against it. After a somewhat bloody struggle of months, winter closed
on the Union people of Western Virginia, leaving them masters of their
own country.

An insurgent force of about fifteen hundred, for months dominating
the narrow peninsular region constituting the counties of Accomac an;,
Northampton, and kn nvn as Eastern Shore of Virginia, together with
ome contiguous parts of Maryland, have laid down their arms; and the
people there have renewed their allegiance to, and accepted the protec
tion of, the old flag. This leaves no armed insurrectionist north of tha
Potomac, or east of the Chesapeake.

Also we have obtained a footing at each of the isolated points on th*
southern coast of llatteras, Port Royal, Tybee Island, near Savannah,
and Ship Island; and we likewise have some general accounts of popular
movements in behalf of the Union in North Carolina and Tennessee.

These things demonstrate that the cause of the Union is advancing
steadily and certainly southward.

Since your last adjournment Lieutenant-General Scott has retired fr
the head of the army. During his long life the nation has not been


mindful of his merit ; yet. on calling to mind how faithfully, ably, and
brilliantly he has served the country, from a time far back in our history f
when lew of the now living had been born, and thenceforward contin
ually, I cannot but think we are still his debtors. I submit, therefore, tor
your consideration what further mark of recognition is due to him, &nd
to ourselves as a grateful people.

With the retirement of General Scott came the executive duty of ap
pointing in his stead a general-in-chief of the army. It is a fortnnat
ircnm stance that E/either in council nor country was there, so far as
know, any difference of opinion as to the proper person to be selected
The retiring chief repeatedly expressed his judgment in favor of General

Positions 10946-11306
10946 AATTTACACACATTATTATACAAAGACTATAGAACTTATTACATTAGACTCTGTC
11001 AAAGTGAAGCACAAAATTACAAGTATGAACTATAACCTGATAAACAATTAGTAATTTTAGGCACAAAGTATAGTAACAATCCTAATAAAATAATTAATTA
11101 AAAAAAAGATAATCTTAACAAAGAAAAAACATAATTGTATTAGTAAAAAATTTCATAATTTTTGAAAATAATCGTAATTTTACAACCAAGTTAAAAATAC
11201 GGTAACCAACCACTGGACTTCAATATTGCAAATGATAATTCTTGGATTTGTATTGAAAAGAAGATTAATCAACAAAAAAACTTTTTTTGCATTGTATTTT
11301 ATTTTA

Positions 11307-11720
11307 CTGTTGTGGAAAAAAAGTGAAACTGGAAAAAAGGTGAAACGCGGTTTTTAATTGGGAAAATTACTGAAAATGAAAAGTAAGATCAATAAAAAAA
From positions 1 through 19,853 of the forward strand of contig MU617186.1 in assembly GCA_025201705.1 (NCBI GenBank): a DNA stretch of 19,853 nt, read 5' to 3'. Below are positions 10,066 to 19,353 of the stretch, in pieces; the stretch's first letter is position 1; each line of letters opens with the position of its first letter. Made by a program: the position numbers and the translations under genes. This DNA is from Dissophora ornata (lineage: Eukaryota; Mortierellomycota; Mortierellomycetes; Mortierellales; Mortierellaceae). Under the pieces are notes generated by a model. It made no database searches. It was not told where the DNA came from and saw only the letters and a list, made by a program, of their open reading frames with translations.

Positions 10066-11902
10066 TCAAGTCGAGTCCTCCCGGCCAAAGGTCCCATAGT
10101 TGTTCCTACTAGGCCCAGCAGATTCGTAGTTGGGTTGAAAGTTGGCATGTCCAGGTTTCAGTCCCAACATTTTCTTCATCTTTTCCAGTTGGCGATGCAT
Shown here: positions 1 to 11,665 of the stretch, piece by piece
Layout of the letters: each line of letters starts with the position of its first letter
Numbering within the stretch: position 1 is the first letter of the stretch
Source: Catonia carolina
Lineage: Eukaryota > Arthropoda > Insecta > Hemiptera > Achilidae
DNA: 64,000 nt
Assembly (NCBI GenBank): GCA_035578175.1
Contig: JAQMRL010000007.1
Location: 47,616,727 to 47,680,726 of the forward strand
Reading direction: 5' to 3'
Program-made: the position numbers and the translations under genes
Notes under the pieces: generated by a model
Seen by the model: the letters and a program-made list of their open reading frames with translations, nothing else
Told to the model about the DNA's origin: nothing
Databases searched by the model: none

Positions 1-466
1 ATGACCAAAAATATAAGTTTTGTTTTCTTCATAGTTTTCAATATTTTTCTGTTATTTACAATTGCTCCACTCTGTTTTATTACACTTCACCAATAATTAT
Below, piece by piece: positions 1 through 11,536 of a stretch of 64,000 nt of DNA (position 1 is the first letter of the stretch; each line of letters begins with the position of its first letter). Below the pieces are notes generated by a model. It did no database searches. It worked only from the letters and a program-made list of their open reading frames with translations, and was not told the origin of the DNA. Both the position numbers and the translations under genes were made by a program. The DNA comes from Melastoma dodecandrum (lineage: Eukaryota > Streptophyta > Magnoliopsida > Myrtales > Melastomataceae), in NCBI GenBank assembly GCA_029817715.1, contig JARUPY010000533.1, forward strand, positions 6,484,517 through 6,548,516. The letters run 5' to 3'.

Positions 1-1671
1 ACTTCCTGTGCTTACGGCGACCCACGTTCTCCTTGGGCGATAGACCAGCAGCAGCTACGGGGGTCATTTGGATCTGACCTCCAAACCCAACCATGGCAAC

McGlellan for the position; and in this the nation seemed to give a
unanimous concurrence. The designation of General McClellan is, there
fore, in considerable degree, the selection of the country as well as of
the Executive; and hence there is better reason to hope there will be
given him the confidence and cordial support thus, by fair implication,
promised, and without which he cannot, with so full efficiency, serve the

It has been said that one bad general is better than two good ones;
and the saying is true, if taken to mean no more than that an army ia
oetter directed by a single mind, though inferior, than by two superior
ones at variance and cross-purposes with each other.

And the same is true in all joint operations wherein those engaged can
have none but a common end in view, and can diifer only as to the choice
of means. In a storm at sea, no one on board can wish the ship to sink ;
and yet not unfrequently all go down together, because too many will
direct, and no single mind can be allowed to control.

It continues to develop that the insurrection is largely, if not exclu
sively, a war upon the first principle of popular government the rights
of the people. Conclusive evidence of this is found in the most grave and
Tiaturely-considered public documents, as well as in the genera tone of
he insurgents. In those documents we find the abridgment of tr,e exist
!, right of suffrage, and the denial to the people of all right to partici
in the selection of public officers, except the legislative, boldly
, with labored arguments to prove that large control of the
people in government is the source of all political evfl. Monarchy itself
is soraeHmes hinted at as a possible refuge from the power of the people.

In my present position, I could scarely be justified were I to omit rais
ing a warning voice against this approach of returning despotism.

It is not needed, nor fitting here, that a general argument should be
made in favor of popular institutions; but there is one point, with its
connections, not so hackneyed as most others, to which I ask a brief at
tention. It is the effort to place capital on an equal footing with, if not
above, labor, in the fttructuro of government. It is assumed that labor if
Q&J in oanj^efcjon with capital ; &at m>bod y labor?


oody else, owning capital, s<;;-nehow by the use of it induces him to labor.
This assumed, it is next considered whether it ic> best that capital shal.
hire laborers, and thus induce them to work by their own consent, or buy
them, and drive them to it without their consent. Having proceeded so
far, it is naturally concluded that all laborers are either hired laborers, or
what we call slaves. And further, it is assumed that whoever is once a
hired laborer is fixed in that condition for life.

Now, there is no such relation between capital and labor as assumed ;
nor is there any such thing as a free man being fixed for life in the con
dition of a hired laborer. Both these assumptions are false, and all in .
ferences from them are groundless. I

Labor is prior to and independent of capital. Capital is only the iYi..t